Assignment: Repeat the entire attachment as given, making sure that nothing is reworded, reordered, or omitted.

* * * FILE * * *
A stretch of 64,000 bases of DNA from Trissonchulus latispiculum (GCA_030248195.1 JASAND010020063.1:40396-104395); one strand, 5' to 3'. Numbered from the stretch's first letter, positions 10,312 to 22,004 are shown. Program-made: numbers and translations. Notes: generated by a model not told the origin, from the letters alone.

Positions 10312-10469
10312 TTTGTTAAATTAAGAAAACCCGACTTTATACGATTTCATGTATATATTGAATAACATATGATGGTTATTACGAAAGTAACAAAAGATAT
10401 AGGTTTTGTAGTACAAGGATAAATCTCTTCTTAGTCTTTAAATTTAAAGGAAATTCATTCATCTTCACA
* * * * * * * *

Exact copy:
A stretch of 64,000 bases of DNA from Trissonchulus latispiculum (GCA_030248195.1 JASAND010020063.1:40396-104395); one strand, 5' to 3'. Numbered from the stretch's first letter, positions 10,312 to 22,004 are shown. Program-made: numbers and translations. Notes: generated by a model not told the origin, from the letters alone.

Positions 10312-10469
10312 TTTGTTAAATTAAGAAAACCCGACTTTATACGATTTCATGTATATATTGAATAACATATGATGGTTATTACGAAAGTAACAAAAGATAT
10401 AGGTTTTGTAGTACAAGGATAAATCTCTTCTTAGTCTTTAAATTTAAAGGAAATTCATTCATCTTCACA